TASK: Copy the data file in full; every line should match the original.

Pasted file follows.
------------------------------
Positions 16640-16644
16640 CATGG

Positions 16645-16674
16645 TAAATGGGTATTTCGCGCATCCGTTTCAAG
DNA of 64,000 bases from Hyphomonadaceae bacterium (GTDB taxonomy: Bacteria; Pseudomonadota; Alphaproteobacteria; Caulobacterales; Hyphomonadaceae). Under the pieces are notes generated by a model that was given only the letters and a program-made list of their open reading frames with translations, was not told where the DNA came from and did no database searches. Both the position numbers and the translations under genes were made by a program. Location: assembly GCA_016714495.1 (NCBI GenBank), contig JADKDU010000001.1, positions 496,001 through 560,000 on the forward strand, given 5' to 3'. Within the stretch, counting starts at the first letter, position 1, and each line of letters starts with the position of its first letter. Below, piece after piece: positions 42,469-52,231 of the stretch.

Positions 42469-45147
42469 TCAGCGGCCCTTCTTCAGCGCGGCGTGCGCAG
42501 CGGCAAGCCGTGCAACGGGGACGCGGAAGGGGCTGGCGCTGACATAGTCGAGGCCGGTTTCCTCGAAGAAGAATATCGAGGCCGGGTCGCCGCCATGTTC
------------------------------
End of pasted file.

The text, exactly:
Positions 16640-16644
16640 CATGG

Positions 16645-16674
16645 TAAATGGGTATTTCGCGCATCCGTTTCAAG
DNA of 64,000 bases from Hyphomonadaceae bacterium (GTDB taxonomy: Bacteria; Pseudomonadota; Alphaproteobacteria; Caulobacterales; Hyphomonadaceae). Under the pieces are notes generated by a model that was given only the letters and a program-made list of their open reading frames with translations, was not told where the DNA came from and did no database searches. Both the position numbers and the translations under genes were made by a program. Location: assembly GCA_016714495.1 (NCBI GenBank), contig JADKDU010000001.1, positions 496,001 through 560,000 on the forward strand, given 5' to 3'. Within the stretch, counting starts at the first letter, position 1, and each line of letters starts with the position of its first letter. Below, piece after piece: positions 42,469-52,231 of the stretch.

Positions 42469-45147
42469 TCAGCGGCCCTTCTTCAGCGCGGCGTGCGCAG
42501 CGGCAAGCCGTGCAACGGGGACGCGGAAGGGGCTGGCGCTGACATAGTCGAGGCCGGTTTCCTCGAAGAAGAATATCGAGGCCGGGTCGCCGCCATGTTC